Why has the cost of buying a home increased so much? Does it really cost more money to build a house that cost $20,000 in 1970 that now costs $200,000? Think logically about this. Has technology improved since 1970? Is it easier or harder today to chop down a tree, send it to a lumberyard, and cut it into two by fours? Did it take more time in 1970 to build a house than it does in 2014? I’ll answer those questions. Technology has improved significantly in the last 44 years. It’s easier to turn a tree into a two by four today than it was in 1970 and it definitely takes less time to build a house today than it did four decades ago. If one thinks logically, shouldn’t those three things alone make it cost less money to build the house? So why is it so expensive to buy a house today? Debt! Who benefits more from debt when buying a house, the bank or the borrower?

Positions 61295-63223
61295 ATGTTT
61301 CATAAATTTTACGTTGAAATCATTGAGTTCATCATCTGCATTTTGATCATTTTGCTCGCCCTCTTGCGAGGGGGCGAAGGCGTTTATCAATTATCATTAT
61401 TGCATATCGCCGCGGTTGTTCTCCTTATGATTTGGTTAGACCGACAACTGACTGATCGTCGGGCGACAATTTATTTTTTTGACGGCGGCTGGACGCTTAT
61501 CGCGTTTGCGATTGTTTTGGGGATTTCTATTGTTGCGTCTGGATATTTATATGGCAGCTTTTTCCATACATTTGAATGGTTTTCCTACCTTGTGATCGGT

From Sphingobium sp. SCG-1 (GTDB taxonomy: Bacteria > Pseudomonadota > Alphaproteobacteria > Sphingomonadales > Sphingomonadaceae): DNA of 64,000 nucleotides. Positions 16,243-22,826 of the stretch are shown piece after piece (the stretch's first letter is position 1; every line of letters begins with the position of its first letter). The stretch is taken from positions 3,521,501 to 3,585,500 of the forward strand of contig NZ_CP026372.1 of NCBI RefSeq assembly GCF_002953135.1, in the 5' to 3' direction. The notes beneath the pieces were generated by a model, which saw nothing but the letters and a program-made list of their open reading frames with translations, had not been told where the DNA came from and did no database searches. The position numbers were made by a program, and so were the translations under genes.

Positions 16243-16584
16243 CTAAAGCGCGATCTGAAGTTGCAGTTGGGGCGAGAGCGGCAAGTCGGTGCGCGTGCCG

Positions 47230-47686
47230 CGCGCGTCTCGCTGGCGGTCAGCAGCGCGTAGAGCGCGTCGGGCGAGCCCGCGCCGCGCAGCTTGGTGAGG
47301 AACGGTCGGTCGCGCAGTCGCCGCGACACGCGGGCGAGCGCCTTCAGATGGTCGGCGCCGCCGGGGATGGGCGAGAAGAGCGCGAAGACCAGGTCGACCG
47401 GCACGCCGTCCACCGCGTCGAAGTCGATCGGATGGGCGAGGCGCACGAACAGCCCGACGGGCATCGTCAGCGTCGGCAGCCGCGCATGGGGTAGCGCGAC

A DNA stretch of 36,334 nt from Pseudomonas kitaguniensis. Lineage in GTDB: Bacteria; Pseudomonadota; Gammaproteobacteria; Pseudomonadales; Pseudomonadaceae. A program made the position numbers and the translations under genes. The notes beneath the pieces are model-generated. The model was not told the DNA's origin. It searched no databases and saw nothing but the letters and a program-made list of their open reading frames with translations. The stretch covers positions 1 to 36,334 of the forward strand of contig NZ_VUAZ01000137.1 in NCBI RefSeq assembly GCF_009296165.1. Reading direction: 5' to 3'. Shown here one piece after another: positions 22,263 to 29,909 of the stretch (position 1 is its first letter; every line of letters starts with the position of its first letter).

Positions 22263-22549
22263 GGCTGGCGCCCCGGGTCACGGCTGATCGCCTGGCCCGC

It’s really pretty simple to understand why a house costs so many more dollars today than it did in 1970. We deposit $1000 into the bank, and they magically loan out $10,000 that didn’t exist before you made the deposit. If today there was only $1000 available to buy the house, but tomorrow there was suddenly $10,000, do you think I could charge more for the house? That drives the cost of the houses up making need for more loans that continue to drive the cost of houses up even more, making even bigger loans necessary to buy a house. The solution is also simple. Stop borrowing money. This wouldn’t be good for the banks, but it would definitely bring down the cost of a home. We saw that exact thing happening in 2008, but the Federal Reserve and government put a stop to that by bailing out the banks for making bad loans, and the Fed has continued to make more and more money available to drive those prices back up. Would the price of a home dropped to a level where we could buy the home without a loan? We will never know since the bankers and politicians distorted the market.